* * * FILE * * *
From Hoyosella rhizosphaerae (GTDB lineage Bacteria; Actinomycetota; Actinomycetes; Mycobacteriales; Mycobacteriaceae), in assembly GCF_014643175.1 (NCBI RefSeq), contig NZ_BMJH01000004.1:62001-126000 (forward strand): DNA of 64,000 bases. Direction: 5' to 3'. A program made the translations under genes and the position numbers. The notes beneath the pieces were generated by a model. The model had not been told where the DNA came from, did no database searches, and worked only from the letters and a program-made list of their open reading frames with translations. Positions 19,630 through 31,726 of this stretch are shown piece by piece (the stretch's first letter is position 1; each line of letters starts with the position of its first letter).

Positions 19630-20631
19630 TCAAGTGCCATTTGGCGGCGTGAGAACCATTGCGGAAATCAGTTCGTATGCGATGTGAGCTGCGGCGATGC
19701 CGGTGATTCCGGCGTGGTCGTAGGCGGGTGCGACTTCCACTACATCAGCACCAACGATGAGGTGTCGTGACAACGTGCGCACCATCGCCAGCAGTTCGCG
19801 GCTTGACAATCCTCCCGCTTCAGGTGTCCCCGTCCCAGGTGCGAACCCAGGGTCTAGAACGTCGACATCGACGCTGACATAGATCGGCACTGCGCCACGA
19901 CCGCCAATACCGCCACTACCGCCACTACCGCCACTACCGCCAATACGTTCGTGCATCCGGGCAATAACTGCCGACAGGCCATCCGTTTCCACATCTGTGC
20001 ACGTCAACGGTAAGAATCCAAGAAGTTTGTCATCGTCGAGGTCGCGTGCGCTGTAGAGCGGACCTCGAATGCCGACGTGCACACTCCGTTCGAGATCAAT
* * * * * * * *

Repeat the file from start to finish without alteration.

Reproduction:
From Hoyosella rhizosphaerae (GTDB lineage Bacteria; Actinomycetota; Actinomycetes; Mycobacteriales; Mycobacteriaceae), in assembly GCF_014643175.1 (NCBI RefSeq), contig NZ_BMJH01000004.1:62001-126000 (forward strand): DNA of 64,000 bases. Direction: 5' to 3'. A program made the translations under genes and the position numbers. The notes beneath the pieces were generated by a model. The model had not been told where the DNA came from, did no database searches, and worked only from the letters and a program-made list of their open reading frames with translations. Positions 19,630 through 31,726 of this stretch are shown piece by piece (the stretch's first letter is position 1; each line of letters starts with the position of its first letter).

Positions 19630-20631
19630 TCAAGTGCCATTTGGCGGCGTGAGAACCATTGCGGAAATCAGTTCGTATGCGATGTGAGCTGCGGCGATGC
19701 CGGTGATTCCGGCGTGGTCGTAGGCGGGTGCGACTTCCACTACATCAGCACCAACGATGAGGTGTCGTGACAACGTGCGCACCATCGCCAGCAGTTCGCG
19801 GCTTGACAATCCTCCCGCTTCAGGTGTCCCCGTCCCAGGTGCGAACCCAGGGTCTAGAACGTCGACATCGACGCTGACATAGATCGGCACTGCGCCACGA
19901 CCGCCAATACCGCCACTACCGCCACTACCGCCACTACCGCCAATACGTTCGTGCATCCGGGCAATAACTGCCGACAGGCCATCCGTTTCCACATCTGTGC
20001 ACGTCAACGGTAAGAATCCAAGAAGTTTGTCATCGTCGAGGTCGCGTGCGCTGTAGAGCGGACCTCGAATGCCGACGTGCACACTCCGTTCGAGATCAAT